DPP Home Profiles Scott Markewitz: Go Large Or Go Home!

Tuesday, February 14, 2012

Scott Markewitz: Go Large Or Go Home!

Scott Markewitz is one of the top outdoor sports photographers in the world. He takes a studio photographer’s approach to shaping light and applies it to action sports.

This Article Features Photo Zoom

A group of Salomon Jib Academy athletes, 16 years and younger, holed up in the Mammoth Mountain ski area in California.
"Generally, I use as few lights as we need," he says. "A lot of my stuff is with battery-operated Broncolor Mobil 2s. Extra lights can be really heavy when you're going way out in the backcountry, and sometimes we bike the stuff in. I did a catalog shoot for a bike company last spring, and there were three of us, each with probably 50-pound packs, and we were mountain biking, climbing uphill for an hour, just to get to these locations. It's a lot of work just getting the equipment into place. Sometimes you're really making a big effort just to get the equipment in place, and then you've got to set up the shot."

As prominent as strobe lighting is in a Scott Markewitz photograph, his equipment must meet rigorous technical standards. He has to deliver light across long distances, at high intensities, with short durations and consistent output. These aren't your father's flash tubes.

"The Mobil 2s are so nice," he says of his kit. "You've got so much adjustability, they're really fast, and they're powerful for a battery-operated system. You need to throw light, you've got to have short durations, and you have to understand the dynamics of motion to minimize ghosting—because that's what you're trying to avoid. Sometimes you can get away with slower durations depending on the direction of the movement.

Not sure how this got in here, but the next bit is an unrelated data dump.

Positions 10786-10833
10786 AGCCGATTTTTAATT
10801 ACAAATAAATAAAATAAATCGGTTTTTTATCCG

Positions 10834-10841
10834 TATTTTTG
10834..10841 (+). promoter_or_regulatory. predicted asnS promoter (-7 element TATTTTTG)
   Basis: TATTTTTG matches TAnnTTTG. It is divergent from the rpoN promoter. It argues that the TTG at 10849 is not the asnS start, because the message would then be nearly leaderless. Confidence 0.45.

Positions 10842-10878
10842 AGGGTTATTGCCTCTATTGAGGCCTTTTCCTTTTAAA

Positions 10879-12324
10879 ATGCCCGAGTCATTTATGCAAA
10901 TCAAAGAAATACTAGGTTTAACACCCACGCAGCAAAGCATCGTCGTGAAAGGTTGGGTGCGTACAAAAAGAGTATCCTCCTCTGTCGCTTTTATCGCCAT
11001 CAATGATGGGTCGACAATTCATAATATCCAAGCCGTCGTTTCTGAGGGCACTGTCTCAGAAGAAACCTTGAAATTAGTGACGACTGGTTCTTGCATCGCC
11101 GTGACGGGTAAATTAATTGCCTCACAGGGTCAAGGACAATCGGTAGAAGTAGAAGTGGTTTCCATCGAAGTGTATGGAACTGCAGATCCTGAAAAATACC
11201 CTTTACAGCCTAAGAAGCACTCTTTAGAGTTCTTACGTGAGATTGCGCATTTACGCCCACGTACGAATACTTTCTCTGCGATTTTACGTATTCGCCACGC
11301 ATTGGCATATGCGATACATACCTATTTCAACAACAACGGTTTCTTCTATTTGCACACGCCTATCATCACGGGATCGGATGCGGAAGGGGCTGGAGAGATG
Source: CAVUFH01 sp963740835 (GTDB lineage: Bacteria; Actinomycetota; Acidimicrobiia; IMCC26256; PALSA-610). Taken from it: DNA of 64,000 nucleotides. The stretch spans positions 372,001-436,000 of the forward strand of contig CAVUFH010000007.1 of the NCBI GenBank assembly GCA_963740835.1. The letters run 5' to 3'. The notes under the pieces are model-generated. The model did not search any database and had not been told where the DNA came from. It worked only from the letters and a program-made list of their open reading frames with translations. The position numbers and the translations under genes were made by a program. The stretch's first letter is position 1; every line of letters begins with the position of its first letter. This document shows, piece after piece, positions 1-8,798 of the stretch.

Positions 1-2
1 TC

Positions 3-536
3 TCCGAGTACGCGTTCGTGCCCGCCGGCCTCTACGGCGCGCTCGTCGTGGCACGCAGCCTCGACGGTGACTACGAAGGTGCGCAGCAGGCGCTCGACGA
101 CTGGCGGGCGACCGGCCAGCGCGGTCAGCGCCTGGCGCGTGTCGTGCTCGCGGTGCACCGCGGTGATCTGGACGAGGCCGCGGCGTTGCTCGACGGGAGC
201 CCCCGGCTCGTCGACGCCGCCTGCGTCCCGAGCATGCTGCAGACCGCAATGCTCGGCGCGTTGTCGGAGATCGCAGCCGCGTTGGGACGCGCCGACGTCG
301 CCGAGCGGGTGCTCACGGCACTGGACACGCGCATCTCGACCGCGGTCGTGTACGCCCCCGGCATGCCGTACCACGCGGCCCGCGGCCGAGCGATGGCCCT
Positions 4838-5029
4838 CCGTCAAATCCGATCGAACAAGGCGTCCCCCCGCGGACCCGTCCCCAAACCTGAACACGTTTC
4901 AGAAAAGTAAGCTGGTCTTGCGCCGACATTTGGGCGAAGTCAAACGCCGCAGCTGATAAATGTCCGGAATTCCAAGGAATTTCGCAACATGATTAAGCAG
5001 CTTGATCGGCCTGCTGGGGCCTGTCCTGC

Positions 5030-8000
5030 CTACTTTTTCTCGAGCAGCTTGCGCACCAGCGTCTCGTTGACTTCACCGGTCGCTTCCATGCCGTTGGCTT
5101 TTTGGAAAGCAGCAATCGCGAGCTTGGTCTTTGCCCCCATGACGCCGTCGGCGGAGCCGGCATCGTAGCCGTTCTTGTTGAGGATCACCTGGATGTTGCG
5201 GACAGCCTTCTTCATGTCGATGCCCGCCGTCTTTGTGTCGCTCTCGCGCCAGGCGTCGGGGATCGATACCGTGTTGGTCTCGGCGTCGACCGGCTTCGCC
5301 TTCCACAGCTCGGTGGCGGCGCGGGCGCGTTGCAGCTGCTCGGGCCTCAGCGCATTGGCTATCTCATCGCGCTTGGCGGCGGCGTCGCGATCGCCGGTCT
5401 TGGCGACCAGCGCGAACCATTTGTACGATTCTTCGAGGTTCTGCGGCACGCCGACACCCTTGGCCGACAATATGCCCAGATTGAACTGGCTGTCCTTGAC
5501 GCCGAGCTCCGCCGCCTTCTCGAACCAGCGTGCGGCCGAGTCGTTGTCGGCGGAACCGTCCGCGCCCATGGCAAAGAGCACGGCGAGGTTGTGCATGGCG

"Now with PocketWizards," adds Markewitz, "with their new TT5 for Nikon, you can adjust them for HyperSync. I don't know the real technical details, but basically you adjust the delay on the transmitter so that it fires a fraction of a second early, so that the flash is already going when your shutter opens. So you get away from that 250th-of-a-second sync, and you can actually push your system. I can get a 500th easy, and you can get higher. I've gotten it to an 800th-of-a-second at full power, and you really don't lose much exposure value out of it. It's awesome."
A lot of times, the weather isn't perfect," he says, "but if we bring in some artificial lighting, we can make a really cool shot—like with the 'Superman' shot of Paul Basagoitia.
Markewitz is clearly not a "fix it in post" kind of guy. That's not to say he's above digital magic, however; after all, he's in the business of providing his clients with polished perfection. With another dramatic image of mountain biker Basagoitia—this time photographed upside down in midair—he uses a fairly unlikely device for someone who prefers a natural post-production style: HDR.

"There's a little bit of HDR in that shot," he says, "but not much. It's mostly the strobe-ambient mix. There's a little bit of HDR just to get a little more drama in the clouds. When I use HDR, I don't like that cartoonish look, so the rider and the ground here look pretty natural. When I use any kind of post, I like to keep it looking pretty natural. I do mostly Lightroom work, not actually Photoshop work.

"When I started, the style of photography, in general, was pretty posed and artificial and set up," Markewitz says, "across the board, not just in sports. When you think about photography in the '80s and early '90s, it was pretty artificial, just not real. As a skier, I always felt like I wanted to capture what it was really like to be a skier, to make it more authentic, more real. And I think I've always stayed true to that. Even though shots are completely set up, I've always tried to keep my work authentic and really true to what it is."

See more of Scott Markewitz' photography at www.scottmarkewitz.com.


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